The OECD has released the 2006 edition of their annual “Education at a Glance” series. In the accompanying press release the organisation claims that “low educational attainments continue to penalise people in many OECD countries”:
“Education is a gateway to employment and in almost all OECD countries educational attainment levels continue to rise, with many countries showing impressive gains in university qualifications in particular, according to data in the 2006 edition of the OECDâ€™s annual publication “Education at a Glance”.
But while more than one third of students across OECD countries â€” and around 50% in some countries — now obtain university degrees â€” a persistently large share of young people do not complete secondary school, todayâ€™s baseline for successful entry into the labour market.
On average across OECD countries, only 56% of adults without upper secondary qualifications are in employment. Of those who are, 26% earn one-half or less than one-half of the national median earnings. While many countries have seen steeply rising benefits from university education, including some of those where university education has expanded most, people who have not completed upper secondary school, and particularly women, continue to face serious labour-market penalties.
To address this, OECD analysts say, countries will need to scale back inherently class-biased and often regressive ways of funding educational opportunities, the effects of which often show up in educational attainment measurements. On average across OECD countries, for example, students from the most socio-economically disadvantaged quartile of the population are 3.5 times more likely than their peers to be in the bottom quartile of mathematics performers, and in no country is this less than twice as likely to be the case.
A compendium of national education statistics on indicators ranging from class sizes to teacher salaries, Education at a Glance provides governments and education specialists with internationally comparable data as a basis for policy debate and decisions. Among other things, this yearâ€™s edition shows that:
- On average in OECD countries, 84% of people who have achieved a tertiary education qualification are in employment. By contrast, only 56% of people without even an upper secondary qualification have jobs.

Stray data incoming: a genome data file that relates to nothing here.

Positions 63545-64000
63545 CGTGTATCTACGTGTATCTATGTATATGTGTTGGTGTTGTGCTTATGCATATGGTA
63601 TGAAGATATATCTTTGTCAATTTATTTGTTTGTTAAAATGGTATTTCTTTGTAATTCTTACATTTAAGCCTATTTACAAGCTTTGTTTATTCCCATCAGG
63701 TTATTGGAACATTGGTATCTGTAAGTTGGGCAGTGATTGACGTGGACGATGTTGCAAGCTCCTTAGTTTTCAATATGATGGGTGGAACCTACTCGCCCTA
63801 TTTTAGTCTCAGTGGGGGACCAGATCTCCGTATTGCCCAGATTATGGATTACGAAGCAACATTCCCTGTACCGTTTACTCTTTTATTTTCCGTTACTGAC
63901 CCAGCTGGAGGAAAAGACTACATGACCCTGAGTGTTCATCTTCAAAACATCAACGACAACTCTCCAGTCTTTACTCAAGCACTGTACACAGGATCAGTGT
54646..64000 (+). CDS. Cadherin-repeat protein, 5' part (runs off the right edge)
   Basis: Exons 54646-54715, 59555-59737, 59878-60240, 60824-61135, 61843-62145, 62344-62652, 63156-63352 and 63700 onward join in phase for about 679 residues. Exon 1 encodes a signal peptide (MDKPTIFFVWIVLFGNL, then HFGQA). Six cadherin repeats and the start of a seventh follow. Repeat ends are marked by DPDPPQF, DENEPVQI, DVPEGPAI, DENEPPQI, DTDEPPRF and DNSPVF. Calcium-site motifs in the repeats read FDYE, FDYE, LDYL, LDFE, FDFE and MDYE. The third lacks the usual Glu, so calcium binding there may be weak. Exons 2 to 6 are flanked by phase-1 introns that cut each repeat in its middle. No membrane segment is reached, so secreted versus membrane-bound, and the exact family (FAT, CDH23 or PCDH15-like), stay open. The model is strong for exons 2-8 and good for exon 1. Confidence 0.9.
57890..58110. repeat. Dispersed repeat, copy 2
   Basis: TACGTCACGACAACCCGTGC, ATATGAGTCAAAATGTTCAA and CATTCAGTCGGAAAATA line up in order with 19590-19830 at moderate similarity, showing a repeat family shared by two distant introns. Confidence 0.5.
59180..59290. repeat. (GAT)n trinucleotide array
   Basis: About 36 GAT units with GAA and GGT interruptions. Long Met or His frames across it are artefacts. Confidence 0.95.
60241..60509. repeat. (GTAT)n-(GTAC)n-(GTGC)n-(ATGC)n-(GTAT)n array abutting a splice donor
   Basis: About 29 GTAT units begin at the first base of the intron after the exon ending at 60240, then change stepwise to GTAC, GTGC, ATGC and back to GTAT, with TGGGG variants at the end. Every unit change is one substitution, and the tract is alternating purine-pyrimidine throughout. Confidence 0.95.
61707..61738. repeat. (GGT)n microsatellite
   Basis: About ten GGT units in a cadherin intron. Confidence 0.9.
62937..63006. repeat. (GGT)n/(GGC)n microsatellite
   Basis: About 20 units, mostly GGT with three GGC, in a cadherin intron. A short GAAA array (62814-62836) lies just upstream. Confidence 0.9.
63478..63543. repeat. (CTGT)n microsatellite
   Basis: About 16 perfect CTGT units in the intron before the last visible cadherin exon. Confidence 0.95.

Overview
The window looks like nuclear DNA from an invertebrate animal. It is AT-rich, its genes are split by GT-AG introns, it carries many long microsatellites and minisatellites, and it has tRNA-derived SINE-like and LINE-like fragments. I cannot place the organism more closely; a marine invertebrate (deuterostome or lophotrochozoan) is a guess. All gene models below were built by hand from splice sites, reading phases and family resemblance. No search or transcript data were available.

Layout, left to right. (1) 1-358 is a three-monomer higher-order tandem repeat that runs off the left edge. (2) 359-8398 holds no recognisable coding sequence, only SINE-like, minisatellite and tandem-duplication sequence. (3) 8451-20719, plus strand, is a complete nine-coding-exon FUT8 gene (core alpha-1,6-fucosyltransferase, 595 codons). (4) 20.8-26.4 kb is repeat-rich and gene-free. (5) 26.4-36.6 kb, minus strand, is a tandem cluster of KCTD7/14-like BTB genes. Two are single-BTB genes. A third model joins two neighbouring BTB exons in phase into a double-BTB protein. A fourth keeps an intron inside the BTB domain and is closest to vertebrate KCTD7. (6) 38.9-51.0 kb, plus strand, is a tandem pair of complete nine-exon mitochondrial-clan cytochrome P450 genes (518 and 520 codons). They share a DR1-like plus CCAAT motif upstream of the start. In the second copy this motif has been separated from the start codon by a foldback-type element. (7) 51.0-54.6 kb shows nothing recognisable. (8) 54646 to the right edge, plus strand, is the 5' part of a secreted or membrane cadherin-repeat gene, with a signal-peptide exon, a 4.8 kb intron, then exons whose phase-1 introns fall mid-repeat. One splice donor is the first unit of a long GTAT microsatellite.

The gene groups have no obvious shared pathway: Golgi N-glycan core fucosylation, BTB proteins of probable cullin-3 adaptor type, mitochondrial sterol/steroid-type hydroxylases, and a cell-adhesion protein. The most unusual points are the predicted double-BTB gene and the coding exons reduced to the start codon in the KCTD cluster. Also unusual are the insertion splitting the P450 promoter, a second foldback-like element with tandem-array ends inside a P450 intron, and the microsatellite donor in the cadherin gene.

- Public funding of education remains a social priority, even in OECD countries with relatively little public involvement in other areas: between 1995 and 2003, education took a growing share of total public expenditure in most countries, with Denmark, Greece, New Zealand, the Slovak Republic and Sweden showing particularly significant shifts in public funding in favour of education.
- At the tertiary level, however, the proportion of public expenditure as a share of total spending has fallen from an average of 81.2% in OECD countries in 1995 to an average 76.2% in 2003, with only the Czech Republic, Ireland, Norway and Spain showing an increase. The proportion of tertiary education funded privately varies from more than 50% in Australia, Japan, Korea and the United States as well as the partner country Chile to less than 5% in Denmark, Finland, Greece, Norway and Turkey. Most of private funding comes from households, notably through tuition fees which are charged in three-quarters of OECD countries, though at widely varying levels.
- Rapidly growing numbers of students are enrolling in tertiary education outside their home country. In 2004, they comprised 2.7 million students worldwide, an 8% increase on the previous year and more than twice as many as in 1995. More than half of these students are enrolled in four OECD countries â€” the United States (22%), the United Kingdom (11%), Germany (10%), and France (9%).
- Annual salaries of teachers with at least 15 years experience at lower secondary level range from around USD 10,000 in Poland to USD48 000 or more in Germany, Korea and Switzerland and more than USD 80,000 in Luxembourg.
- Gender differences in educational qualification rates are shifting in favour of women. For 55-to-64-year-olds, average duration of formal study favours women in only three countries, but for 25-to-34-year-olds, the average number of years of study completed is higher among women in 20 out of 30 OECD countries, and of the remaining 10 countries only Switzerland and Turkey register differences of more than six months in favour of men.
Education at a Glance 2006 can be purchased in paper or electronic form through the OECD’s Online Bookshop.
Further information on Education at a Glance 2006 can be found directly at the OECD’s website here http://www.oecd.org/edu/eag2006, as can country chapters on Canada, France, Germany, Italy, Japan, Mexico, Spain, the United Kingdom and the United States.”
Source: Low educational attainments continue to penalise people in many OECD countries, Copyright OECD 2006.